Silicone Hydrogels are a type of contact lens that are designed to be worn for an extended period. The Focus Night & Day is the only such lens currently available in the US. This lens can be worn, with your eye-doctor's approval, for up to 30 days continuously.
Most soft contact lenses are sufficiently permeable to maintain good eye health but not all hard contact lenses are permeable enough to allow for sufficient oxygen levels to reach the cornea. In the 1970s, a hard contact lens constructed of plastic mixed with silicone was introduced. This new contact lens was still hard but the use of silicone allowed for oxygen to penetrate the eye. These rigid gas permeable (RGP) contacts allowed those who were not candidates for soft contact lenses to enjoy eye correction without risking oxygen deprivation to the eye.
Extended wear contacts are contact lenses that are approved by the FDA for overnight wear. You still need to check with your doctor if this is safe for you - not everybody's eyes are suitable for overnight contact lens wear. Focus Night & Day Contact Lenses are one popular extended wear lens.
It is true soft contacts are beneficial in many situations but they are not recommended for everyone. The following situations are just a few examples of when even soft contact lenses may not be recommended:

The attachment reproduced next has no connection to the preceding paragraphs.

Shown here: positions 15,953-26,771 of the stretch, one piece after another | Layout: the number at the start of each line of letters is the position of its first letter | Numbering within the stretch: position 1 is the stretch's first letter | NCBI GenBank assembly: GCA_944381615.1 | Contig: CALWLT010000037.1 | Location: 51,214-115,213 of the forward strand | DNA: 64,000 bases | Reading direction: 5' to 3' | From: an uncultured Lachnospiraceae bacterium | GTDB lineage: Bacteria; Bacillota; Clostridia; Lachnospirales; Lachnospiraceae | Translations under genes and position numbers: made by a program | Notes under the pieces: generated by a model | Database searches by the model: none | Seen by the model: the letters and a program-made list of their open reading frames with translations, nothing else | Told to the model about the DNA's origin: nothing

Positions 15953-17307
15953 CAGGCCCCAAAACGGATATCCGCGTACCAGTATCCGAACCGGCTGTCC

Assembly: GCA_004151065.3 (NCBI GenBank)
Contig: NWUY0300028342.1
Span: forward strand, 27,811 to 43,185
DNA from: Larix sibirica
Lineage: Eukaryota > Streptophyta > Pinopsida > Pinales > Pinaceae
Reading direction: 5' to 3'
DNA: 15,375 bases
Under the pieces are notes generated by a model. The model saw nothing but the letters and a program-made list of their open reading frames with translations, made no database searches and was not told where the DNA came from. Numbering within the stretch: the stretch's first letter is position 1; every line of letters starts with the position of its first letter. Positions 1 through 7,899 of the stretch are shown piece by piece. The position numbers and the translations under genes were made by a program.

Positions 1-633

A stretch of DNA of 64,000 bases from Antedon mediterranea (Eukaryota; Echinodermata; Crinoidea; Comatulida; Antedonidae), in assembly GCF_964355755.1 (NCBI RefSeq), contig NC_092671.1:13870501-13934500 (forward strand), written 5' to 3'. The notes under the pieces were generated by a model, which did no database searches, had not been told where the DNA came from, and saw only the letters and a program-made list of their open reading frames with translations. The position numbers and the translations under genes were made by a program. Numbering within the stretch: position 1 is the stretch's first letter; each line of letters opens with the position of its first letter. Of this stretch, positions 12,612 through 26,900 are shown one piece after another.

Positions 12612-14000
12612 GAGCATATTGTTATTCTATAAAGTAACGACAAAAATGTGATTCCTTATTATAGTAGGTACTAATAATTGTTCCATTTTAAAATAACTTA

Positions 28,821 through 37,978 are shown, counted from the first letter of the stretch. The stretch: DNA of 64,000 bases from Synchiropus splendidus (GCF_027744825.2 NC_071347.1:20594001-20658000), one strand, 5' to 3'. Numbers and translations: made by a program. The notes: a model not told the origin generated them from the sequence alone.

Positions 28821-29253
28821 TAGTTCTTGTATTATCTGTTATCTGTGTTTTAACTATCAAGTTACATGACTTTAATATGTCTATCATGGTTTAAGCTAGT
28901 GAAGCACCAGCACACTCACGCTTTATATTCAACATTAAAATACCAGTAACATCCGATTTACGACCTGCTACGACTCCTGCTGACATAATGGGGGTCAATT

• Those who work in an environment where they are exposed to chemicals which may adhere to the contacts
• Those with Sjogren's syndrome which includes symptoms of chronic dry eyes
• Those with arthritis who would have difficulty handling, cleaning and inserting the contacts
• Those with medical conditions such as diabetes, allergies or asthma which may make wearing contacts uncomfortable
• Those who are not willing to expend the energy to care for their soft contact lenses properly
Acuvue 2 Contact Lenses are one of the most popular brands and have been for some time. Acuvue Contacts are an affordable, quality lens that you can wear for 1-2 weeks. Acuvue 2 Contacts have an outstanding visual acuity which makes everything appear crisp. These lenses are great for the normal, everyday contact lens wearer.
The main difference between hard lenses and rigid semi-permeable lenses is rigid semi-permeable contacts allow oxygen to pass through the lens to the eye, while hard contacts do not allow oxygen to pass through the lens. Both types of lenses are ideal for those who require an inflexible contact lens which will help to reshape their cornea. Those with an astigmatism benefit most from a hard lens because the lenses have an orthokeratology effect in which a series of flatter lenses are used to achieve a desired cornea shape.
Many people, even those who do not require eye correction, like to wear colored contacts to create a different look for themselves. Colored contacts are available in both prescription and non-prescription; however, even when the contacts are not required for vision correction a prescription is still needed. This is necessary because the prescription defines the strength as well as the fit of the lenses. For this reason, a fitting should be done by an eye doctor to ensure the colored contacts do not damage your eye.